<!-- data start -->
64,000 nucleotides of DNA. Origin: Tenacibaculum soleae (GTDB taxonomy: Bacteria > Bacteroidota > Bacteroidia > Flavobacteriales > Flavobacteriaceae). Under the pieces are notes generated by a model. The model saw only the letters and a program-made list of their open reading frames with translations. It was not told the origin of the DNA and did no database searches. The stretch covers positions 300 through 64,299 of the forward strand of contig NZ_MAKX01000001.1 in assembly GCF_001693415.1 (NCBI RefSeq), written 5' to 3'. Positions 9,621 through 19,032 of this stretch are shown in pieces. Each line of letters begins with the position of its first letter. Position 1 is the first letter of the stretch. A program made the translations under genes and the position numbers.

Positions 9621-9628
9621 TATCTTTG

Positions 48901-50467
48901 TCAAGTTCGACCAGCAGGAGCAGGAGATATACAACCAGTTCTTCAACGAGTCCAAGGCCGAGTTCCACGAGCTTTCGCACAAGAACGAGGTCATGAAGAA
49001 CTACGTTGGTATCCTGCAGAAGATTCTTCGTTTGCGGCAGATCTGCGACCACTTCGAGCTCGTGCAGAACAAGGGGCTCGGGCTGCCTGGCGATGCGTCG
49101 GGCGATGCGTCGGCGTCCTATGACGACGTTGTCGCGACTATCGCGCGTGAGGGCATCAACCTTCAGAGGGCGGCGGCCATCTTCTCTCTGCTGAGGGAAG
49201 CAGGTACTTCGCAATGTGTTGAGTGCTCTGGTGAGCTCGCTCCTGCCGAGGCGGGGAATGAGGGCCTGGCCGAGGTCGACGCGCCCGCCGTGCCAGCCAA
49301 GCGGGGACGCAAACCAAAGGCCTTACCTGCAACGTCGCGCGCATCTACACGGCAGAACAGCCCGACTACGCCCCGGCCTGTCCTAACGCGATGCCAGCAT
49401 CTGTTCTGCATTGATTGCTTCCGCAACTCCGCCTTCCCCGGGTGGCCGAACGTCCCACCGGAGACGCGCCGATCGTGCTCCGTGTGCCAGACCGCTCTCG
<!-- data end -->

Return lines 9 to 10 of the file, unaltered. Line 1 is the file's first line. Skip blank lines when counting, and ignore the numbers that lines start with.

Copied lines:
49301 GCGGGGACGCAAACCAAAGGCCTTACCTGCAACGTCGCGCGCATCTACACGGCAGAACAGCCCGACTACGCCCCGGCCTGTCCTAACGCGATGCCAGCAT
49401 CTGTTCTGCATTGATTGCTTCCGCAACTCCGCCTTCCCCGGGTGGCCGAACGTCCCACCGGAGACGCGCCGATCGTGCTCCGTGTGCCAGACCGCTCTCG